I spent this most delightful first fall Sunday working on a big project due on Monday and thinking about the exceedingly lovely weekend I had. Oh, and how much I needed a bike ride. So I finished up a draft of the thing in front of the Ravens game, and then it was time to get on the bike for a ride. I headed down the hill to see if I could luck into an Akimbo performance before going somewhere south and east. A volunteer handed me a map, and I snaked my way around to the park at Federal and Calvert to catch the Effervescent Dance Collective. Their performance was delayed by a sea shanty singing quartet that is probably funny if we’re all friends and we’ve had a few (in which case I have no doubt they are amazing), and I wondered about the location of the dancing. And then they danced, and I couldn’t stop smiling, thinking about how clever they were, how free and happy they helped us feel–like when Lily matched her breath to the beat of being pulled up from the water, a sly look–oh, it was so good. I thanked them after–“You just made me so happy inside, thank you”–and then it was back on the bike. I passed a tent on the sidewalk across from the city fueling station on Fallsway. I wondered about why the tent owner’s reclaiming of public space will undoubtedly be criminalized, the home torn down, while the dancers will make me feel just so happy inside. Are we worried the tent is privatising our public space? But wouldn’t we want public space to be used by those with the need for it–I want that in case I need it at some point. Or have we gone so far with our love of private property that we can’t imagine a use that wouldn’t in some way declare ownership? I thought about those and other things on the rest of my ride, over to The Shops at Canton Crossing (it’s still just a Target), up through Brewer’s Hill and down through Highlandtown, up and over and up and over through so many neighborhoods with so many people loving this cooler still-sunny weather. Ravens win!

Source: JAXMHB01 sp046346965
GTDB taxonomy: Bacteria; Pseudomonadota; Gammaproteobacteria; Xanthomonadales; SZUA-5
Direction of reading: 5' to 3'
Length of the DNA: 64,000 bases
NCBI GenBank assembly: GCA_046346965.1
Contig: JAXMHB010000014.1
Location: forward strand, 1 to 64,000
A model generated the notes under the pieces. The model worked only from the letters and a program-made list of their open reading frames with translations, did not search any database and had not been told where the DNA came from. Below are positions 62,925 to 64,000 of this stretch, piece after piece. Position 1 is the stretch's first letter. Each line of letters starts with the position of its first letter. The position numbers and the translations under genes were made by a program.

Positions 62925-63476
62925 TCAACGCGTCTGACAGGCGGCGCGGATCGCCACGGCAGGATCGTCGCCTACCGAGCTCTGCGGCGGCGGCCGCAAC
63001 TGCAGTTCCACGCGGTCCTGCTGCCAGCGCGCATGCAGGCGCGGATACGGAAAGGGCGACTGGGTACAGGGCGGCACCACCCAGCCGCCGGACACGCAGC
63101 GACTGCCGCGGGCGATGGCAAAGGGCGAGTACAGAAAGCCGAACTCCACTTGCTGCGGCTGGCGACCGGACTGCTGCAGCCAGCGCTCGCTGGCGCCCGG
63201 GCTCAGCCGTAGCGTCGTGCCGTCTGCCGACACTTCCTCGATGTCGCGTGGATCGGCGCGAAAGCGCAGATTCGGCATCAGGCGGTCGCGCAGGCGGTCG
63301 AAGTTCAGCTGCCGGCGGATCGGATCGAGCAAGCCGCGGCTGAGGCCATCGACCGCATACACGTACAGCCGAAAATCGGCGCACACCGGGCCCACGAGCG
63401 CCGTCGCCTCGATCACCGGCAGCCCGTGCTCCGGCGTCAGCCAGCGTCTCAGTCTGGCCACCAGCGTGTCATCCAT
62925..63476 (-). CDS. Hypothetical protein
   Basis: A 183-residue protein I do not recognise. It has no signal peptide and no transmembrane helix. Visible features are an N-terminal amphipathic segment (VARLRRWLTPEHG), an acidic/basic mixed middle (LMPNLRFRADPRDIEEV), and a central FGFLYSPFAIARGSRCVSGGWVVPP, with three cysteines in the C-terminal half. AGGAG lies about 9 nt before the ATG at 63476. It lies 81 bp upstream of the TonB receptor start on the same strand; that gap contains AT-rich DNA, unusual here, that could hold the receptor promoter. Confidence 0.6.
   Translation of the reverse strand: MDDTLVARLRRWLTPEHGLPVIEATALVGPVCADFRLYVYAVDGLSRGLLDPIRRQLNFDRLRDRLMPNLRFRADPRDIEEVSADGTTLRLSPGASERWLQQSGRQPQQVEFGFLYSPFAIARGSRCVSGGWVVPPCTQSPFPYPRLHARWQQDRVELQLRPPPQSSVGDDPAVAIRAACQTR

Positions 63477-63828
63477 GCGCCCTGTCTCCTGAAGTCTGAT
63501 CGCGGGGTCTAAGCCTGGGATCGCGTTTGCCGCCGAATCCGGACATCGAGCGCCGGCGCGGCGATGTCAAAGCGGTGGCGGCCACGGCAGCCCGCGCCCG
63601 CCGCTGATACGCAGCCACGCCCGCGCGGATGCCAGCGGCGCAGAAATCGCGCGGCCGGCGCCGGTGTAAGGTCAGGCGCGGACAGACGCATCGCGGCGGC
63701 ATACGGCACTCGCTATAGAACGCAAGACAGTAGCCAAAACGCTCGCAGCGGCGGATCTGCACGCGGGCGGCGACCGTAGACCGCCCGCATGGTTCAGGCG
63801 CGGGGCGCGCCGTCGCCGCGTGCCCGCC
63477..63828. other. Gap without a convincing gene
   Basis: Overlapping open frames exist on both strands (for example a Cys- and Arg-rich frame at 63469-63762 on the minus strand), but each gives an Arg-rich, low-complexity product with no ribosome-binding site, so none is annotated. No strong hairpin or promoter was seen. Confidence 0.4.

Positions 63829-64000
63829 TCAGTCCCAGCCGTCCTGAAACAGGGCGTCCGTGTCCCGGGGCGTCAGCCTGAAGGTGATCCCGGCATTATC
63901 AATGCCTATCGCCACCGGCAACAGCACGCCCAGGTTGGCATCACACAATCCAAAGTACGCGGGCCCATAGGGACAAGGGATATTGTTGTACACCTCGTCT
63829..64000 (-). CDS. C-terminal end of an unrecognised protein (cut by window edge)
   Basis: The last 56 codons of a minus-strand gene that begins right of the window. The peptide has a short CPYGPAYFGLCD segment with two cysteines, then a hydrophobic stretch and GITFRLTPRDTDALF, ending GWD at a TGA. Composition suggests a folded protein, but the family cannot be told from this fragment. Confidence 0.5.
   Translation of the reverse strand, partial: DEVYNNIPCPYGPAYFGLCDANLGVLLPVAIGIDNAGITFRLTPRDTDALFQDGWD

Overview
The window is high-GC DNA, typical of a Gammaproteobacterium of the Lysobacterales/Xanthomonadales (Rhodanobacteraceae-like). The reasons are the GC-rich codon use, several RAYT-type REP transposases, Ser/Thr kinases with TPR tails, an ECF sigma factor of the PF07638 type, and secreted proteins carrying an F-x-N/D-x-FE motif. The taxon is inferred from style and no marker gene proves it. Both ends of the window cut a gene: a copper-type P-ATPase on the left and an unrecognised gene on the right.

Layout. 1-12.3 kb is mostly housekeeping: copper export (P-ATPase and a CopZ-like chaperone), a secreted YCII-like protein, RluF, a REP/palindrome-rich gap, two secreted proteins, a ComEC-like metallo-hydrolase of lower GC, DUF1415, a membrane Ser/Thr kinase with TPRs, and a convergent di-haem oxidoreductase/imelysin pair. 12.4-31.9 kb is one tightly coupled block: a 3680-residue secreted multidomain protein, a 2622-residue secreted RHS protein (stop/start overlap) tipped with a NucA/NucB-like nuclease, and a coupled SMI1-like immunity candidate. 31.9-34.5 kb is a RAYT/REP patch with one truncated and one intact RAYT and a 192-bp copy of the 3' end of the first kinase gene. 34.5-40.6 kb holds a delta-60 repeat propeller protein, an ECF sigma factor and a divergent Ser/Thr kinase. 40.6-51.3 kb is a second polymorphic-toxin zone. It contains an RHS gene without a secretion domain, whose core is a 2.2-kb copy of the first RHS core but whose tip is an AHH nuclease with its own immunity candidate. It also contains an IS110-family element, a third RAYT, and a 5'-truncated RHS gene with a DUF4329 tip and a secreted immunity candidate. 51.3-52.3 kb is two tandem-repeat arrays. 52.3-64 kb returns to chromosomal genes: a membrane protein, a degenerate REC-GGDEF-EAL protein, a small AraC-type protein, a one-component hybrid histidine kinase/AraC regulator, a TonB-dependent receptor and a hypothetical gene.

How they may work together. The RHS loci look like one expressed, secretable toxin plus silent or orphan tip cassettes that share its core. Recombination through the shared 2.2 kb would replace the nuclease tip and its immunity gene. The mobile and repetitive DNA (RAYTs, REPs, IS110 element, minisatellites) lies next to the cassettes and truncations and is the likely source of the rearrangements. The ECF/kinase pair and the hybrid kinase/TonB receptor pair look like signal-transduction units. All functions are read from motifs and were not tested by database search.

Plants Taking Over a Blighted Building at E. Oliver & N. Durham
Thursday’s ride was one of those rides where you pedal around trying to get out of the post-first-day-of-school funk that always follows the heavy excitement of day one. I rode up the hill, ate a sandwich, and then rode down the hill, not sure of my destination. I decided to see if Pratt Street was closed for that boondoggle known as the Baltimore Grand Prix (thinking about the waste of resources makes me apoplectic–don’t get me started). I hate the thing, but if the road was closed to cars, maybe I could sneak in a bike race. No such luck, so I headed east, eventually ending up in Canton for some frozen yogurt and an hour of watching dogs tug around their owners. Continue reading
Habitat for Humanity Site on Cherry Blossom in the Orchard Ridge Development in the Claremont Freedom Neighborhood
I didn’t get to ride my bicycle around much this past week due to a heavy workload. Fortunately, part of that workload was learning how to use software to make movies! It was so much fun, and I spent several days making my first tiny film, which you see here. But what making a movie about riding a bike around East Baltimore really made me want to do was, well, ride a bike around East Baltimore, so that’s what I did today. Continue reading
Tree Growing Out of a Propped Up Wall on Chester & Chase
Last week was so busy busy with so many late nights due to campus events and baseball that I just didn’t have time to ride my bike for anything but transportation. I can’t remember the last time I just rode around aimlessly, and after waking up tired and sickly and leaving the house without enough clothing for the cooler weather, I didn’t think I’d be taking that sort of ride today either. I headed down to the coffee shop to meet V. for a quick grading session before heading the rest of the way downtown to stop at the gym. Continue reading